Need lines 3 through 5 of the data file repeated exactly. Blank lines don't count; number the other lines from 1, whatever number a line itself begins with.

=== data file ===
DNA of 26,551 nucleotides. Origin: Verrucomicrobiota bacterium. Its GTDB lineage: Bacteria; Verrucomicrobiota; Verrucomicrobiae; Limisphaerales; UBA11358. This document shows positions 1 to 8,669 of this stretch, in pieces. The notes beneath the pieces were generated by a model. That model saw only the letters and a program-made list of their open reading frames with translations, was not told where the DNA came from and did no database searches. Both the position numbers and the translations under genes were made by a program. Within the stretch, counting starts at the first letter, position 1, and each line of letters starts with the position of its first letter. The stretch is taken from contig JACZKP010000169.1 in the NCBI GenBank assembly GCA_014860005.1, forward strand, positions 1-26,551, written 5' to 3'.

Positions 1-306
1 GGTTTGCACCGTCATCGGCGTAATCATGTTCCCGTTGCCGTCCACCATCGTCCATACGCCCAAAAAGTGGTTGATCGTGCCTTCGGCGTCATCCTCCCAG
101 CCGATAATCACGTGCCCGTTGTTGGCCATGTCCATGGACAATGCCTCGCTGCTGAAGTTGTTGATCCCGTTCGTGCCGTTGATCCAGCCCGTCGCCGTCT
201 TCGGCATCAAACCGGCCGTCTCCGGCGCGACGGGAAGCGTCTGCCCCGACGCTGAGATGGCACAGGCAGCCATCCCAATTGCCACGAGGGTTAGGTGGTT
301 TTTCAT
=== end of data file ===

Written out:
1 GGTTTGCACCGTCATCGGCGTAATCATGTTCCCGTTGCCGTCCACCATCGTCCATACGCCCAAAAAGTGGTTGATCGTGCCTTCGGCGTCATCCTCCCAG
101 CCGATAATCACGTGCCCGTTGTTGGCCATGTCCATGGACAATGCCTCGCTGCTGAAGTTGTTGATCCCGTTCGTGCCGTTGATCCAGCCCGTCGCCGTCT
201 TCGGCATCAAACCGGCCGTCTCCGGCGCGACGGGAAGCGTCTGCCCCGACGCTGAGATGGCACAGGCAGCCATCCCAATTGCCACGAGGGTTAGGTGGTT